Saturday, October 16, 2010

'Tis The Season of Pink

(From our friends at Safe

This October, ask Estee Lauder to help prevent breast cancer

It’s October, which means autumn colors are arriving – especially the color pink, which is now synonymous with "breast cancer awareness."

Estee Lauder trumpets its commitment to breast cancer awareness through promotions and pink ribbons galore. Awareness about early detection and treatment options is important. But when one in eight women will be diagnosed with breast cancer, what we need most of all is to get chemicals linked to cancer out of products we use every day – including cosmetics from pink ribbon companies like Estee Lauder.

Some examples: Estee Lauder brands Bumble & Bumble, Aveda and Clinique contain chemicals that are likely to be contaminated with the carcinogens 1,4-dioxane or formaldehyde; Bobbi Brown Blush contains silica and titanium dioxide (which poses a risk of cancer from inhalation); and several Estee-owned brands still use parabens, which can act like estrogen in the body. Higher estrogen exposures throughout a woman's life can increase her risk of breast cancer, according to the latest scientific evidence.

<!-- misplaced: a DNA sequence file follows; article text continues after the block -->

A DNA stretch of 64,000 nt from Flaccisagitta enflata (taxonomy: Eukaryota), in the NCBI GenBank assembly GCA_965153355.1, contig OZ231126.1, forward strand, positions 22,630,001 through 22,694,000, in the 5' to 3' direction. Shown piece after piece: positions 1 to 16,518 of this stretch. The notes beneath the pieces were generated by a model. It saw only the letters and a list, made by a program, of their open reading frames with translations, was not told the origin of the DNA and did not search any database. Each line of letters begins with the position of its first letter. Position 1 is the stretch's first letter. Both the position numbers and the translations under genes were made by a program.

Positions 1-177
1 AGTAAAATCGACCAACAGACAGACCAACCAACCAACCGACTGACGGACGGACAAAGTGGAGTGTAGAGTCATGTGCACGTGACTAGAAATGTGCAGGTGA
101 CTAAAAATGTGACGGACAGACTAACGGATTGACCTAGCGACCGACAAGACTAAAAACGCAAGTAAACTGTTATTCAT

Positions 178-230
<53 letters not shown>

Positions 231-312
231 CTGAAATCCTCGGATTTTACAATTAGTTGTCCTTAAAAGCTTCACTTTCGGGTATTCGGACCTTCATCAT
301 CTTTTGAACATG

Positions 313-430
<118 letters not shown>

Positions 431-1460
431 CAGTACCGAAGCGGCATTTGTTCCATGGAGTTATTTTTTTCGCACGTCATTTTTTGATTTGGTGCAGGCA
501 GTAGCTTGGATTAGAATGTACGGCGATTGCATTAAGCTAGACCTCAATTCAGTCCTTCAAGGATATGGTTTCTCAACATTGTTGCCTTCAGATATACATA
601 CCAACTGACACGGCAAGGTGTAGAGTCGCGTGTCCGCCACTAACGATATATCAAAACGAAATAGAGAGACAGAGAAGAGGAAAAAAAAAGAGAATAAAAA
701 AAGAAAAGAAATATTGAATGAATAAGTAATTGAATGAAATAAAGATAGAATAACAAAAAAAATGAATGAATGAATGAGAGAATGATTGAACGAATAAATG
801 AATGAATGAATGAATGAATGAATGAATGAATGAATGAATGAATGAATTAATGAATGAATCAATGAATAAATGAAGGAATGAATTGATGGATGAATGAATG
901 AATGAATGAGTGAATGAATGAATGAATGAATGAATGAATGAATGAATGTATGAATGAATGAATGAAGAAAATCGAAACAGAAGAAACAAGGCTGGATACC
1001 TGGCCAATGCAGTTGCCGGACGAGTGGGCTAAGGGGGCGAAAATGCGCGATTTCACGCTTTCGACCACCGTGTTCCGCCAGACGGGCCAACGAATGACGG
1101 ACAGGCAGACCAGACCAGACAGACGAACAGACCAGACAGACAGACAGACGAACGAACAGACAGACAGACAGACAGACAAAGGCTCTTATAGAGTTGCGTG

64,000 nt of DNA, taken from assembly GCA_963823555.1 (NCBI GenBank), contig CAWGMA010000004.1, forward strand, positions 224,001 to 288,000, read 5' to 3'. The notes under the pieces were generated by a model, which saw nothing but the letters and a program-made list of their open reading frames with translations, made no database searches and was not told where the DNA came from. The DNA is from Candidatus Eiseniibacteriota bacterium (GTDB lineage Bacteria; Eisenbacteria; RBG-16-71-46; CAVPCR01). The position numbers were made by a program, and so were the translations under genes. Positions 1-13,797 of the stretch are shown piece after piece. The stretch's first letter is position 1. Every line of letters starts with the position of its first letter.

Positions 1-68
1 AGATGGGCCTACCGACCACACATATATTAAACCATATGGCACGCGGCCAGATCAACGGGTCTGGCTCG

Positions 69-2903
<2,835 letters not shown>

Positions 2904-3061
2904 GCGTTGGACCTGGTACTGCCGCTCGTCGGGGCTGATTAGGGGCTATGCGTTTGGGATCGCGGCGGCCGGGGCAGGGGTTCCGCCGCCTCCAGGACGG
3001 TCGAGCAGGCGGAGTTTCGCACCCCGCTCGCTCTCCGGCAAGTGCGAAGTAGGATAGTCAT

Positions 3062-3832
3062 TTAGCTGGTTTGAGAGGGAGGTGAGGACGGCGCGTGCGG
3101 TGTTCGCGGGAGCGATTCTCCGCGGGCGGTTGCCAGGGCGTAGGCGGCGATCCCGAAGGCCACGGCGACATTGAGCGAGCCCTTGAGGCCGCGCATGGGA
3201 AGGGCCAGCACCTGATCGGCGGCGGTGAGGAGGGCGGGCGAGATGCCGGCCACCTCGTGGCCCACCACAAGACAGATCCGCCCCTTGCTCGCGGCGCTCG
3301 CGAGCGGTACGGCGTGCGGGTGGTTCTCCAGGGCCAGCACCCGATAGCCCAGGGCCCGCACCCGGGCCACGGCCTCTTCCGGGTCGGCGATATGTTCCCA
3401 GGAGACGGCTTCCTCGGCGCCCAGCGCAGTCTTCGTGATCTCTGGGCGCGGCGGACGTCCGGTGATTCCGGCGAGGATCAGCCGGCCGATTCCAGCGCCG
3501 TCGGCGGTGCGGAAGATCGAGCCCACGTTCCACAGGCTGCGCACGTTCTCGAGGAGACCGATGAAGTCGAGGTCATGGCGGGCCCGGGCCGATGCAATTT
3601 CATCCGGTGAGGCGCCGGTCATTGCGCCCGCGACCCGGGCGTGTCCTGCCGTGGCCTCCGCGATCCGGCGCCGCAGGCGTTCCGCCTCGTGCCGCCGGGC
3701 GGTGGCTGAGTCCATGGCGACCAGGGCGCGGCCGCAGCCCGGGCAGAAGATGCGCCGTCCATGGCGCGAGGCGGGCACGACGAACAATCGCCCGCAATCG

Check out Evelyn Lauder's Huffington Post piece on breast cancer awareness, and post a comment telling her what you think! Then, learn which cosmetics chemicals are linked to breast cancerand how the pink ribbon came about.

It isn't just the Campaign for Safe Cosmetics talking about these crucial links. The President’s Cancer Panel concluded in its May 2010 report that many cancers are linked to environmental exposures. The Panel pointed to lax regulations around toxic chemicals, the fact that chemicals are allowed on the market without adequate safety data, and the (completely legal) use of known carcinogens and hormone disruptors in common products like cosmetics.

We know that Estee Lauder can make safer cosmetic products, free of ingredients linked to cancer. In fact, their Origins and Aveda brands have phased out some hazardous ingredients, but other Estee Lauder brands like M.A.C., Clinique and Bumble and Bumble have not.

Estee Lauder even lobbied against legislation in California that requires cosmetics companies to notify the state when they use chemicals linked to cancer and birth defects — while simultaneously launching Pink Ribbon campaigns to "raise awareness" about breast cancer.

In the absence of laws that protect us, we have to demand protection ourselves. This October, we want Estee Lauder to made a genuine commitment to women's health.

Mia, Stacy, Lisa, Marisa, Genevieve and all of us at the Campaign for Safe Cosmetics

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